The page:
A reflector is the most useful part of this kit in the cemetery (it has two, silver and gold, plus the white also works to a lesser extent).

I was taught this technique with a mirror, which will work much better. However, you need a mirror the size of the inscription you're trying to bring out. That's not usually something you can bring with you (and use) if you're on your own or if you have to fly...

This set folds up (easily) and is small enough to fit in your bucket. The diffuser can help you remove strange shadows if the stone is in direct sunlight.

Your cemetery photo kit needs a photo reflector!!!

Note that the set contains the diffuser (with the foldable edging, i.e. that is the stiffened piece) and one reversible zip on cover (i.e. soft, no stiff edge on its own). You can NOT use the diffuser and the reflector at the same time unless you have something else to go inside the reflector cover.

A piece of foam core from the dollar store will fit but not fully stiffen the reflector. The foam core can be trimmed to fit and even cut in half and duck taped to "fold" if you want a cheap fix. Foam core won't fit in your bucket AND do a good job stiffening, though.

This set is small enough and lightweight enough to carry two (you could also buy a smaller one to be your diffuser). This is worth every penny if you're serious about your cemetery photographs and can't bring a mirror.

This is worth every penny if you're serious about your cemetery photographs and can't bring a mirror.
Your bucket can prop up this reflector if you're working alone. (Reflector placed close to stone for illustration, only.)
This fake headstone doesn't have details that illustrate why reflected light is needed. It does show how much additional light the silver reflector can provide, even late in the day.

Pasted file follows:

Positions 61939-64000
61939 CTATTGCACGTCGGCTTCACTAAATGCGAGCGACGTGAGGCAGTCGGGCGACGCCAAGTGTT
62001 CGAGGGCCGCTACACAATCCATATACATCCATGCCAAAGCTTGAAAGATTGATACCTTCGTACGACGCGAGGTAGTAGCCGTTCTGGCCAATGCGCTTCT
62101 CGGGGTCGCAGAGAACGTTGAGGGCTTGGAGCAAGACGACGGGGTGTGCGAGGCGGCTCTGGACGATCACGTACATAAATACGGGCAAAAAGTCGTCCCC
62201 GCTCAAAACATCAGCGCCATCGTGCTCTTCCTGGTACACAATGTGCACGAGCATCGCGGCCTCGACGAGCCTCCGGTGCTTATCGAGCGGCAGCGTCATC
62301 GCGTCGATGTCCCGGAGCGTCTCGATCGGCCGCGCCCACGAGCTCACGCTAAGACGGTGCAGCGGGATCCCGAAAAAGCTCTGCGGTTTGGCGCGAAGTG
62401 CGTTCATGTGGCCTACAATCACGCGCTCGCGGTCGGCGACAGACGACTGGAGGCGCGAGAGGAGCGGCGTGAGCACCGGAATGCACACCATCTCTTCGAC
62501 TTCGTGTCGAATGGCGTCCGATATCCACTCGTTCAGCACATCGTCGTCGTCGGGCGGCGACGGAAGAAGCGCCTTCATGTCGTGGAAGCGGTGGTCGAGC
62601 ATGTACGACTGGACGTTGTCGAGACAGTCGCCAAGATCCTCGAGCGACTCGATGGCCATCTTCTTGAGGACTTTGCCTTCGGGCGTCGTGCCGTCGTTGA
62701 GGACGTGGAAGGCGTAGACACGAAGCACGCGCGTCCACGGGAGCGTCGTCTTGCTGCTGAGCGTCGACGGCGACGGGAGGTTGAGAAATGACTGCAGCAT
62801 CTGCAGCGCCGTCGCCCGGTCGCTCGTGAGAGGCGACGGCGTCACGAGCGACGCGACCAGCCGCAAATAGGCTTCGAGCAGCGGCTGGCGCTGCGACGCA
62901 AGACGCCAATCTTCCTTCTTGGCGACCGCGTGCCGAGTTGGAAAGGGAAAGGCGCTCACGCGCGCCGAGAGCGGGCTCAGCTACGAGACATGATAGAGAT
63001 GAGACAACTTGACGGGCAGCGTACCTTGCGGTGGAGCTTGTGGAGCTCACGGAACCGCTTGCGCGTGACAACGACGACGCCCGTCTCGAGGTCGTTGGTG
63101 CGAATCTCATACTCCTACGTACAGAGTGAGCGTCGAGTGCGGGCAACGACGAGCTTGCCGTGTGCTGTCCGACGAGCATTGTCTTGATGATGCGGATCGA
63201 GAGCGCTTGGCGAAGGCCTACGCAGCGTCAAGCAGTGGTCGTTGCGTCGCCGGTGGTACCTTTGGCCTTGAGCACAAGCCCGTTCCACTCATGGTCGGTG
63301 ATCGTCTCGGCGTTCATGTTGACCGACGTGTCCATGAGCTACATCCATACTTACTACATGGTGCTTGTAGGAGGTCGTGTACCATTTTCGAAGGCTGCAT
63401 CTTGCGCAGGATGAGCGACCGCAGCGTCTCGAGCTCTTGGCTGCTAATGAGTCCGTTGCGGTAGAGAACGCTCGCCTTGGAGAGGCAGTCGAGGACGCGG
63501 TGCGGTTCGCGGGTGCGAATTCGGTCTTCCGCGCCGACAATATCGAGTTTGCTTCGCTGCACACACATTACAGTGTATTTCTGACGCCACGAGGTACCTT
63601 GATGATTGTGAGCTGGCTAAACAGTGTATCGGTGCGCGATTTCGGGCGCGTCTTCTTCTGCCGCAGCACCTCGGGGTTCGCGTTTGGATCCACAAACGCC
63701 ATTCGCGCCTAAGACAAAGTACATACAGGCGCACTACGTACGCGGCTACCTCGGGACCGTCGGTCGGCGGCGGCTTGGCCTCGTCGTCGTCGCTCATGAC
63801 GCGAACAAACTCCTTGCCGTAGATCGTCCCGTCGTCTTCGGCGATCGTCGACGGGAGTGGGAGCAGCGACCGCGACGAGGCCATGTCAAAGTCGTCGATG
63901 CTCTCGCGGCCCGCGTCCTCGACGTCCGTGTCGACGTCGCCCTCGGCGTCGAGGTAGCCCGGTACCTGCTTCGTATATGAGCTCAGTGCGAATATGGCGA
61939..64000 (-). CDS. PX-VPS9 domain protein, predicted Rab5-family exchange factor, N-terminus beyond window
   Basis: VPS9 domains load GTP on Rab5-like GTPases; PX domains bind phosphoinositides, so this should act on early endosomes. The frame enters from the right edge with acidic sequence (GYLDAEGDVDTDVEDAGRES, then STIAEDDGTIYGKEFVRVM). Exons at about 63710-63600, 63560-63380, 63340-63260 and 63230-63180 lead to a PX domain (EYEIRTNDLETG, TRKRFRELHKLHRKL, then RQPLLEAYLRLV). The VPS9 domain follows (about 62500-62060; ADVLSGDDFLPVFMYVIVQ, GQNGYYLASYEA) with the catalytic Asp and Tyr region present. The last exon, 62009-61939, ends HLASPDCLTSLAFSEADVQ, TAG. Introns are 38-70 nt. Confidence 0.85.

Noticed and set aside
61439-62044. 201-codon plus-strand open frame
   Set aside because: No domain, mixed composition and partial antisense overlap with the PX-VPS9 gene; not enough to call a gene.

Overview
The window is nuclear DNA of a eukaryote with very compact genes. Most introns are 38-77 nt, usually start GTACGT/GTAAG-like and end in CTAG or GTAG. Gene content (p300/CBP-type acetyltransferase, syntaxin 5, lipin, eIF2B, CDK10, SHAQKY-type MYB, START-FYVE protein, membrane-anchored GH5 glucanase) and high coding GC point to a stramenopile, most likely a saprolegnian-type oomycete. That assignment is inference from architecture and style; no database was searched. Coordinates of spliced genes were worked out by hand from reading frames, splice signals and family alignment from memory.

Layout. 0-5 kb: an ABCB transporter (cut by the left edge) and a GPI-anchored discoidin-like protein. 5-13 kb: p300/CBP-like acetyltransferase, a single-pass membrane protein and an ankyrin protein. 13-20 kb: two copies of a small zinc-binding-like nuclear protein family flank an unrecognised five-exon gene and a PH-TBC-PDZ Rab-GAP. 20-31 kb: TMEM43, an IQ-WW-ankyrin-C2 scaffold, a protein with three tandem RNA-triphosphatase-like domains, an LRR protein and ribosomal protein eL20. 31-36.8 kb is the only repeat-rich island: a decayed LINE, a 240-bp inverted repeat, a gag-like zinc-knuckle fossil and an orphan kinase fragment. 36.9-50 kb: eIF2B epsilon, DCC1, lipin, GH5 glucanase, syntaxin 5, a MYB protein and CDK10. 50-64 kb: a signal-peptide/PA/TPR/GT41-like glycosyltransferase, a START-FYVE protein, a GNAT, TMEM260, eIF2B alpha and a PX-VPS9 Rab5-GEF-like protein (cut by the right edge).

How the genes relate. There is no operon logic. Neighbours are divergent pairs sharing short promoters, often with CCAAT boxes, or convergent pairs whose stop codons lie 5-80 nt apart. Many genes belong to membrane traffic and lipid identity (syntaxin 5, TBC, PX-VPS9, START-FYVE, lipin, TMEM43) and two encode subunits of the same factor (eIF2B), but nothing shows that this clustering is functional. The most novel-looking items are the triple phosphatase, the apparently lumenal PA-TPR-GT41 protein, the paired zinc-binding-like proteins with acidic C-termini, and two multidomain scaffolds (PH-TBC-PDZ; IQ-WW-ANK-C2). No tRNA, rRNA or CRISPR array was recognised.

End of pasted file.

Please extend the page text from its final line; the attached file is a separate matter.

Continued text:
Index cards and sharpie

For making notes that need to be in a photograph.

Hardback notebook and pens/pencils

Since you have a seat or table (the bucket), you could also use a small device with a keyboard if you prefer electronic to paper. I don't want to photograph on my phone and try to take notes there, too, but you can. If you use Evernote, this Moleskine notebook is the perfect way to write and then digitize notes from the cemetery. Or try a Rocketbook, the executive size will be easier to fit in the bucket but pick what size and style you'll use (you must have the Frixon pens for a Rocketbook. Your Rocketbook will come with one and there are plenty of options including markers and highlighters. The trick is just to make sure you have the right kind of pen at the cemetery!).

Water bottles

For you, to stay hydrated, if you're going in the summer, I recommend an insulated bottle (I just bought this one which includes three styles of lids and comes in a larger size). I am less likely to drink water that has gotten warm and if it's hot... not happening. The cover on the straw top will keep the lid completely clean, even if you knock it over into the dirt while working.

If you're looking for a smaller bottle, I recommend this bottle.

If you need water to clean the stone or matte dirt that keeps flying up, insulated bottles get heavy in larger sizes. Make sure to bring a second bottle for your non-drinking water, if you need it. You could also bring a spray bottle.

Hat, protective clothing

Any protection from sun, bugs, poison ivy, dirt---anything.

Measuring tape, clipboard, pencils, graph paper, ruler, etc.

If you will be sketching a layout.

Tombstone rubbing kit

I don't do rubbings, too many issues with possibly damaging the stone, but a kit should fit in your bucket if that's your choice.

Permission slips

Print a copy of local laws that give you permission to be in a cemetery or correspondence giving you permission to be on private property. You are not guaranteed to have permission to be in every cemetery and even if you can be there, photography (or rubbings, etc.) may not be allowed.

This is a good post from The Legal Genealogist about this issue. In particular, read the comments to learn about the many variations people have come across and also the issues you should consider from an ethical stand point, not just a legal stand point.

Do you have any additional suggestions for items for a cemetery photography kit? I tend to work in rural cemeteries but they aren't hard to access. Do you need different supplies for an urban or remote cemetery? Have you found something that helps with mobility issues or comfort? Leave a comment and tell us what additional items help you!